A vaccine is a biological preparation that improves immunity to a particular disease. A vaccine typically contains an agent that resembles a disease-causing microorganism, and is often made from weakened or killed forms of the microbe. The agent stimulates the body's immune system to recognize the agent as foreign, destroy it, and "remember" it, so that the immune system can more easily recognize and destroy any of these microorganisms that it later encounters.
Around 59,000 individuals are shockingly killed by the rabies virus each year, and several of them are children. Some victims, particularly children, discover they have been exposed after it is too late.
At the Nagoya University in Japan, scientists have come up with a new chemical-only process that might signify an essential discovery in making tailored mRNA vaccines for a range of diseases and enable the low-cost making of mRNA in large quantities.
Clustered regularly interspaced short palindromic repeats (CRISPR) and their accompanying protein, CRISPR-associated protein 9 (Cas9), several years ago, made international news as a game-changing genome editing system.
Many people believe tuberculosis (TB) is a disease of the past. Nonetheless, it claims over a million lives each year. Furthermore, the problem is escalating as Mycobacterium tuberculosis—the pathogen that causes tuberculosis develops resistance to the antibiotics used to treat the disease.
Two RNA binding proteins have been discovered to be the key to a greater immune reaction to influenza in mice, according to researchers at the Babraham Institute.
In latest years, messenger RNA—the DNA’s close relative in the complex process of turning a string of genetic blueprints into a properly functioning organism—has gotten a lot of attention in the scientific and medical community.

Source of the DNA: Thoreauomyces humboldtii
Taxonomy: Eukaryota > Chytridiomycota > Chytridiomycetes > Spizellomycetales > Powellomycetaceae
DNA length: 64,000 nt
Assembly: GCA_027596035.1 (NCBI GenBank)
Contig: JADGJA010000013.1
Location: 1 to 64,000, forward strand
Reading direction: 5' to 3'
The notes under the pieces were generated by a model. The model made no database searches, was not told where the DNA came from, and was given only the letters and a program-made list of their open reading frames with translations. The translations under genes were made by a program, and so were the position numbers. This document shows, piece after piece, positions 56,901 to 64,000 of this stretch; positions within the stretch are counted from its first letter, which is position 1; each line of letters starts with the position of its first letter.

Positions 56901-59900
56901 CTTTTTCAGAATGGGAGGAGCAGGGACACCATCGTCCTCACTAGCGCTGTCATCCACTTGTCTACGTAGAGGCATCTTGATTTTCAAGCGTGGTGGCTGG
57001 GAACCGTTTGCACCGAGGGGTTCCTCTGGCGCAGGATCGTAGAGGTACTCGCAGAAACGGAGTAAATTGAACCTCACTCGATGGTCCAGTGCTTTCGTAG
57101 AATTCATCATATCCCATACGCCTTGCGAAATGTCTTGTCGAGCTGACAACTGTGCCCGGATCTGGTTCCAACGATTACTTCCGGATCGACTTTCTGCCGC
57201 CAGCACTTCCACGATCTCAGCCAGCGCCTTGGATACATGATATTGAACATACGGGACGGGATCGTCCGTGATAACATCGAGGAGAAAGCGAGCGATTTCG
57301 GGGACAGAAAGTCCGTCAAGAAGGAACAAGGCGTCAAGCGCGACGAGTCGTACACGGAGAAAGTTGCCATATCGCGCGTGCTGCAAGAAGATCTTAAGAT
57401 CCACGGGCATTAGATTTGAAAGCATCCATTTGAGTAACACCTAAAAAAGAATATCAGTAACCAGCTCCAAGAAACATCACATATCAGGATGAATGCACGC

Sartorius Octet® becomes the only brand to offer the two leading label-free technologies: BLI and SPR.
The dysfunction of memory CD8 + T cell can not be reverted by successful clearance of hepatitis C virus (HCV) after direct-acting antivirals (DAA) therapy, increasing the risk of reinfection with HCV.
The virus that causes COVID-19, SARS-CoV-2, can directly infect a specialized type of kidney cell.
A vaccine for hepatitis C has eluded scientists for more than 30 years, for several reasons. For one, the virus that causes the disease comes in many genetic forms, complicating the creation of a widely effective vaccine.
Cancer has been the leading cause of death in Japan over the past 40 years. Despite the rise in patients due to the aging population, progresses in diagnosis and treatment are leading to higher survival rates.
Researchers at the Okinawa Institute of Science and Technology Graduate University have revealed how poxviruses build their scaffold - a temporary protein coat that forms and disappears as the virus matures.
People who were infected with SARS-CoV-2 before being vaccinated generate an immune response more specific to fighting viral infections, and produce a broader antibody response, than do people whose only protection is the vaccine, according to researchers at the University of Washington School of Medicine.
According to research published in eLife, researchers have developed a pipeline for detecting, prioritizing, and testing potential tumor antigens for the rapid development of cancer vaccines.
In Central and South America, predatory blood-sucking bugs transmit the causative agent of the widely prevalent Chagas disease.
Scientists from Nanyang Technological University, Singapore (NTU Singapore) have developed a novel method of delivering drugs into human cells using large biological molecules, by first encasing them in a protein-based microdroplet.
Physicists, chemists and immunologists at McMaster University have teamed up to modify red blood cells to transport viral agents which can safely trigger the immune system to protect the body against SARS-CoV-2, creating a promising new vehicle for vaccine delivery.
Briefly blocking a key molecule when administering the only approved vaccine for tuberculosis vastly improves long-term protection against the devastating disease in mice, researchers from Texas Biomedical Research Institute report this week in the Journal of Immunology.
Porcine Reproductive and Respiratory Syndrome Virus (PRRSV) is one of the most deadly diseases in the swine industry.
The SARS-CoV-2 virus is continuously evolving and structural changes to the virus may impact the efficacy of antibody therapies and vaccines.